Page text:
Biotech founder and an instructor
Biotech Founder George Cachianes and fellow instructor Julie Reis

The Abraham Lincoln High School Biotechnology program was founded by former Genentech researcher George Cachianes in 1995. Over the years it has grown from one section of 30 students to 5 sections of students, or about 150 each year. Our program emphasizes the applications, implications, and limitations of current sciences that are the basis of the biotechnology industry.

Our courses train students in several laboratory techniques currently used in biotech labs throughout the world. We offer two years of biotechnology courses: Principles of Biotechnology 1 for juniors and seniors, and Principles of Biotechnology 2 for seniors who have completed the first year of our program. Biotechnology 2 expands upon the concepts taught in the first year course in a project-based format that involves laboratory work at the graduate school level of difficulty. The grading for Biotech 2 also reflects graduate school practices, as assessment involves experimentation, demonstrating a list of competencies required in the biotechnology industry, and extensive writing. Some of the projects students do include gene cloning, protein purification, and DNA sequencing. In addition to Principles of Biotechnology 1 and 2, we have an articulation agreement with City College of San Francisco that enables ALHS Biotechnology students to concurrently enroll in Biotechnology classes at CCSF.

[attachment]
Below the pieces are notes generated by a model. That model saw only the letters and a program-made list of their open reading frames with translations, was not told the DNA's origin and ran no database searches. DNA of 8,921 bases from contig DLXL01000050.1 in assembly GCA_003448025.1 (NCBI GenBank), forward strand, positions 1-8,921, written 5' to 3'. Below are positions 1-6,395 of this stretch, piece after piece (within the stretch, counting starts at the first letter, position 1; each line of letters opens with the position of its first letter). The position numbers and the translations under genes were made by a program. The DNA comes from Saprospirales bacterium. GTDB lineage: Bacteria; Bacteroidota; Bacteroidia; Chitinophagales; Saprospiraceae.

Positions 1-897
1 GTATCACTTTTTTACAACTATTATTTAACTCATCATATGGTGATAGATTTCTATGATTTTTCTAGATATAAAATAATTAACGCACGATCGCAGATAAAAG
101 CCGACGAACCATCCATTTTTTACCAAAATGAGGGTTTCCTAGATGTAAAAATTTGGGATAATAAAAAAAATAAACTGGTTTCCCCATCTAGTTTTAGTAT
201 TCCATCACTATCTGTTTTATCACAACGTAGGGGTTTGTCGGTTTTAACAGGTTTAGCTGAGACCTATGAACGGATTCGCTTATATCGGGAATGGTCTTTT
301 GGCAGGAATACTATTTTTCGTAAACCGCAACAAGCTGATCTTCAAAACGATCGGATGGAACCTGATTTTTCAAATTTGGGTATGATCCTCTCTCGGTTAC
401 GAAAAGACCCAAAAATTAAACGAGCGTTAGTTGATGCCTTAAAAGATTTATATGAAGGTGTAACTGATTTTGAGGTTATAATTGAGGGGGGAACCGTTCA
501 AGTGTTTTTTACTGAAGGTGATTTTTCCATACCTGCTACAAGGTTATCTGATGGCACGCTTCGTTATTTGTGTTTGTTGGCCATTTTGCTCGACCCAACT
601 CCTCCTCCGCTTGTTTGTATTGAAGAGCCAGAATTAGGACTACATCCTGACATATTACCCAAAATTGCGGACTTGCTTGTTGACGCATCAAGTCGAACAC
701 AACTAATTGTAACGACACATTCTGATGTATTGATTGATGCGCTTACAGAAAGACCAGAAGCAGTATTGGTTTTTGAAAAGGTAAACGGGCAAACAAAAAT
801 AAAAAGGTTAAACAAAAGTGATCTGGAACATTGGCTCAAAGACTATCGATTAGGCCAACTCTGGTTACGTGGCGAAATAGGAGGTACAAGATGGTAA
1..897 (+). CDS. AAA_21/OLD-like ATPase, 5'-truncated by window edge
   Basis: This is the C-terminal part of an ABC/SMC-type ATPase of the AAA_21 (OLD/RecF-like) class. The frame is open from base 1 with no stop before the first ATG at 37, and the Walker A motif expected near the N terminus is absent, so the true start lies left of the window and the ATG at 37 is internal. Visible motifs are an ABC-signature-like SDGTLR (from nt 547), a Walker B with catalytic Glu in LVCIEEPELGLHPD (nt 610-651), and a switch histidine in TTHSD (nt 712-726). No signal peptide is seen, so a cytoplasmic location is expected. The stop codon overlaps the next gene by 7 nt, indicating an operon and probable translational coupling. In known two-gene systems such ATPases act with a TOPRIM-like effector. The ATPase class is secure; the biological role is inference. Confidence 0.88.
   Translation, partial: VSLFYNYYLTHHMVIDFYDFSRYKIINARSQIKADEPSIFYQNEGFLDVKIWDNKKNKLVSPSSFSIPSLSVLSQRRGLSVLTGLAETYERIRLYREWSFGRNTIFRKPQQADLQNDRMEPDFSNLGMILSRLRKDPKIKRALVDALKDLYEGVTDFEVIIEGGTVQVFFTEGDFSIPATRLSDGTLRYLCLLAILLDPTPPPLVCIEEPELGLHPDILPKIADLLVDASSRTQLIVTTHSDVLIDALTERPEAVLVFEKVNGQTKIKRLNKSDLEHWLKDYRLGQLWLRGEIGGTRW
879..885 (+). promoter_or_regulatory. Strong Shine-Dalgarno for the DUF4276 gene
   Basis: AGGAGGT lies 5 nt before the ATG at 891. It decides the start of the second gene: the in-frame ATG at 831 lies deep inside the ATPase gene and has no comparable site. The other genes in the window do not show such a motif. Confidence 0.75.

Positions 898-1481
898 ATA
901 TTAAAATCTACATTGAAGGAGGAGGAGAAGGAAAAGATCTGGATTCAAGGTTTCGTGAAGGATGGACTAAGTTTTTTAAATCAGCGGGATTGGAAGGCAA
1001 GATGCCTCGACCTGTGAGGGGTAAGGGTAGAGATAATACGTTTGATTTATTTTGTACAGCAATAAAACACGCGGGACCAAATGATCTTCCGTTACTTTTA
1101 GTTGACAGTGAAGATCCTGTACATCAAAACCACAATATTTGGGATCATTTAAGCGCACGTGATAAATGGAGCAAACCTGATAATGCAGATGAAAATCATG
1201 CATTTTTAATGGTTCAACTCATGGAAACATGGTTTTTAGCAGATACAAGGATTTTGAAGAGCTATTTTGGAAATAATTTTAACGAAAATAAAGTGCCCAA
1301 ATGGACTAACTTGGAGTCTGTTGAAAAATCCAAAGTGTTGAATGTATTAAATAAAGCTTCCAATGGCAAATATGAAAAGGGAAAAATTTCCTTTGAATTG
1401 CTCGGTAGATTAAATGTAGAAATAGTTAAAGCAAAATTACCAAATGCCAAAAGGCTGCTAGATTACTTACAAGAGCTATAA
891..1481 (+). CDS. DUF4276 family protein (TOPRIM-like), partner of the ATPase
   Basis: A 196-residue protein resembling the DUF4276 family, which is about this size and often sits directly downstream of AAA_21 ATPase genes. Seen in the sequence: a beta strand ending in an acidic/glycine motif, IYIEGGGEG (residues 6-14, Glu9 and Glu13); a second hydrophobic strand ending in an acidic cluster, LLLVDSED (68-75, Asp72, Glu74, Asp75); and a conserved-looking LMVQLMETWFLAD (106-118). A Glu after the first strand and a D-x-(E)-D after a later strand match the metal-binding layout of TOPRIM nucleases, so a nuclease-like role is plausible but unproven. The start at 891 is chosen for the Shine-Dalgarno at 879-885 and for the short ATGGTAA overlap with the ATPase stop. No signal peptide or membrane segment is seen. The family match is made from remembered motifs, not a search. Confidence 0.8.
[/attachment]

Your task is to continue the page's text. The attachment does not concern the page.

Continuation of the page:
Students working on lab experiment
Students breeding Drosophila (Fruit Flies)

Our Biotechnology program provides ALHS students with laboratory training that could lead directly to employment with a high school diploma. The great majority of ALHS graduates go on to a two-year or four-year undergraduate degree program. Many local companies will partially pay their employees' tuition if they go to night school to finish their four year degree. With the rising costs of a college education, this alternative is very attractive to many students.

Many of our graduates are now employed by one of the 2000 Biotech companies within commuting distance of San Francisco. Stop by room 22 to find out what it's all about!



The international Genetically Engineered Competition takes place annually at MIT (the Massachusetts Institute of Technology, Boston MA). This undergraduate competition features some of the top research universities in the world. From 2007 to 2015, when the funding cycle came to an end,  UCSF fielded a team comprised of advanced biotech students from ALHS.

Photo of Bio Tech classroom
Room 22 (1 of 2 Biotech rooms at ALHS)


Read more: Articles from The New York Times and the SF Chronicle